Geneva, 01 Feb 2017—The International Federation of Red Cross and Red Crescent Societies (IFRC) has launched a new digital platform that shares information and data on the humanitarian work of its 190 member National Societies around the world.
This redesigned databank includes information from 2012 through 2015, based on reporting from each National Society.
“The databank represents a formidable effort to compile and quantify the collective and individual contributions of our membership to national, regional and global work to tackle humanitarian crises, build capacity, strengthen preparedness and further human development,” says Elhadj As Sy, IFRC Secretary General. “Improved information-sharing is at the core of our mission to enhance our membership’s accountability and promote transparency.”
Data from 2015 indicates that Red Cross and Red Crescent volunteers and staff reached more than 309 million people with varied assistance, a significant increase from 2014, during which 240 million people benefited from Red Cross and Red Crescent services. The largest jump was in people reached through long-term and development programmes, which may reflect the IFRC’s increasing focus on risk reduction, emergency preparedness and community resilience.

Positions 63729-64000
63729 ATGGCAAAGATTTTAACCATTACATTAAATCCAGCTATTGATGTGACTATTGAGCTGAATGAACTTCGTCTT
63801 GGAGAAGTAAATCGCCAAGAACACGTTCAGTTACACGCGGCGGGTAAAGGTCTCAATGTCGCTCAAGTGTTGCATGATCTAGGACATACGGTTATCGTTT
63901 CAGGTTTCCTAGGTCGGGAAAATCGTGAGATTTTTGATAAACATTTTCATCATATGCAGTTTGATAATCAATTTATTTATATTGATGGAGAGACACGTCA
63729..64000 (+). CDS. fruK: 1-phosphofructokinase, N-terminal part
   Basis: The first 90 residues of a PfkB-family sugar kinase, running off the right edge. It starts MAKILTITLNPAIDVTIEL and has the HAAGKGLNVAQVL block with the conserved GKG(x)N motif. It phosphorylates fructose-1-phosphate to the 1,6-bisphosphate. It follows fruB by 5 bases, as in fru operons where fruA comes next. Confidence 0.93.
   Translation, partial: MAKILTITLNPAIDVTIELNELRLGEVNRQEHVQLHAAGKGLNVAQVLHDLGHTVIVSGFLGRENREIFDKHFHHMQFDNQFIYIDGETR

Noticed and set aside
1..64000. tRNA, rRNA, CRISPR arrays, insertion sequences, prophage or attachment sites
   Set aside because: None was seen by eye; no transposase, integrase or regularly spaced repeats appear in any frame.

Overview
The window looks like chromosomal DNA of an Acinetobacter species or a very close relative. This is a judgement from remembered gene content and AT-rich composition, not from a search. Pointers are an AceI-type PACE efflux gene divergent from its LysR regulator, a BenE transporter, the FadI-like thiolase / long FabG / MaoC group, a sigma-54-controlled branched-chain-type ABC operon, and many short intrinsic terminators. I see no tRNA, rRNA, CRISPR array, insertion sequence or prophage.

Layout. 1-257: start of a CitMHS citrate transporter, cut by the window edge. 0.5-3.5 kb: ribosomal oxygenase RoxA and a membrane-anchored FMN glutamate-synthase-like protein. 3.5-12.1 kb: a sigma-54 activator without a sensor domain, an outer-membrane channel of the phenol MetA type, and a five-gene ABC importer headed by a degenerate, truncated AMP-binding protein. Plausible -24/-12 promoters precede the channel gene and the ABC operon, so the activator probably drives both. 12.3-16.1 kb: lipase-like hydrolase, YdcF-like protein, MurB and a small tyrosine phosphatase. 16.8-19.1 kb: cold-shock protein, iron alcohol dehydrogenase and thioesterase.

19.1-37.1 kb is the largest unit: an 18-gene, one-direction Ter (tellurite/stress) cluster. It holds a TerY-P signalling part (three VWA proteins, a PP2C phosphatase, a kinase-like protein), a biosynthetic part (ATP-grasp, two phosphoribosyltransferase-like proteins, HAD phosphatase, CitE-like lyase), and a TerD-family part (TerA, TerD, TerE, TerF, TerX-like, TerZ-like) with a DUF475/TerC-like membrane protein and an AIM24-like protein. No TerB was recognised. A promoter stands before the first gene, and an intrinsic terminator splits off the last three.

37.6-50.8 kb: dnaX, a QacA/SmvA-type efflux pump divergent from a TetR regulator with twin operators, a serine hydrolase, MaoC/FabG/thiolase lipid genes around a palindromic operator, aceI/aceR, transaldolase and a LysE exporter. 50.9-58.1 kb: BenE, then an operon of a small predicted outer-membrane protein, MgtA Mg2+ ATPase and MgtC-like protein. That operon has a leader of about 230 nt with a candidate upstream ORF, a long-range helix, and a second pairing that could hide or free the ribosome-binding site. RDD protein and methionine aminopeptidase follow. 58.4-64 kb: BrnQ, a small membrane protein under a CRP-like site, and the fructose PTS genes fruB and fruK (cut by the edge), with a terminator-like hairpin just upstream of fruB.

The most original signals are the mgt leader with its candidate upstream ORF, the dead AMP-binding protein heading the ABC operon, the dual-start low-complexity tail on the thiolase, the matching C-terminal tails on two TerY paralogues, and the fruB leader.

The Tanzanian Red Cross saw in 2015 the largest increase of people reached through non-emergency assistance as a result of a major nation-wide distribution of insecticide-treated bed nets for malaria prevention. The Central African Red Cross also reported a steep increase in people reached that year due to an extensive malaria, tuberculosis and HIV-prevention programme that was successfully rolled out by community volunteers, even in the midst of violent conflict.
The Nepal Red Cross reported a significant increase in beneficiaries due to its large-scale emergency response to the devastating earthquake in 2015, while the Nigerian Red Cross saw a significant expansion of its emergency work aiding uprooted people in the country’s turbulent north.
Red Cross and Red Crescent programmes and services in 2015 were carried out by more than 14 million active volunteers and nearly 450,000 staff. In recent years, there were around 17 million Red Cross and Red Crescent volunteers globally—a number that fluctuates annually depending on the scale and number of disasters and crises.
“Collecting, tallying, verifying, harmonizing, analysing and presenting data from 190 independent organizations with varied monitoring and reporting systems is a complex process, with data quality improving every year,” says Rania Alerksoussi, an IFRC specialist who coordinates the initiative. “Nevertheless, this databank is the most comprehensive accounting of the network’s resources and reach to date and provides a tangible illustration of our work with vulnerable communities around the world.”